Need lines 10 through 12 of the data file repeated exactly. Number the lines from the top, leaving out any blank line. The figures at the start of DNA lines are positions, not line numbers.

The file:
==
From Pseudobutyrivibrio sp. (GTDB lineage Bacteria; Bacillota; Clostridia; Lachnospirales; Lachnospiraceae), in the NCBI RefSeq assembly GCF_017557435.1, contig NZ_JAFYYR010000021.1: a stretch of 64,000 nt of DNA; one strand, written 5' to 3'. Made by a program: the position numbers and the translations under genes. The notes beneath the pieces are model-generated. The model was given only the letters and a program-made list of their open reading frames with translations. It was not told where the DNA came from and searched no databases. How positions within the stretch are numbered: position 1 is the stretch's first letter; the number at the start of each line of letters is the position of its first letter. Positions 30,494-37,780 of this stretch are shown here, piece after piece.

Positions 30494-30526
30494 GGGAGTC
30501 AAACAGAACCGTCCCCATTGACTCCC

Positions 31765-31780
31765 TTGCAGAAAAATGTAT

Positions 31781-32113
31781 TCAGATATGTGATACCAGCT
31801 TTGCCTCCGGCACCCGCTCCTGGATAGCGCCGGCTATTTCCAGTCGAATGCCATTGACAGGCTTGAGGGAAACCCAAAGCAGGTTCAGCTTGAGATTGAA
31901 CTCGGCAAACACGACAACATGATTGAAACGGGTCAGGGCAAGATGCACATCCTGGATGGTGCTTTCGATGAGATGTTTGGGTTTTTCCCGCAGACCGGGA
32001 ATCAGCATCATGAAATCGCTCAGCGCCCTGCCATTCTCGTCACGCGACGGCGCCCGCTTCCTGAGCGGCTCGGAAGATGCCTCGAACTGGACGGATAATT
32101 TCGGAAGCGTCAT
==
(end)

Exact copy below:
31901 CTCGGCAAACACGACAACATGATTGAAACGGGTCAGGGCAAGATGCACATCCTGGATGGTGCTTTCGATGAGATGTTTGGGTTTTTCCCGCAGACCGGGA
32001 ATCAGCATCATGAAATCGCTCAGCGCCCTGCCATTCTCGTCACGCGACGGCGCCCGCTTCCTGAGCGGCTCGGAAGATGCCTCGAACTGGACGGATAATT
32101 TCGGAAGCGTCAT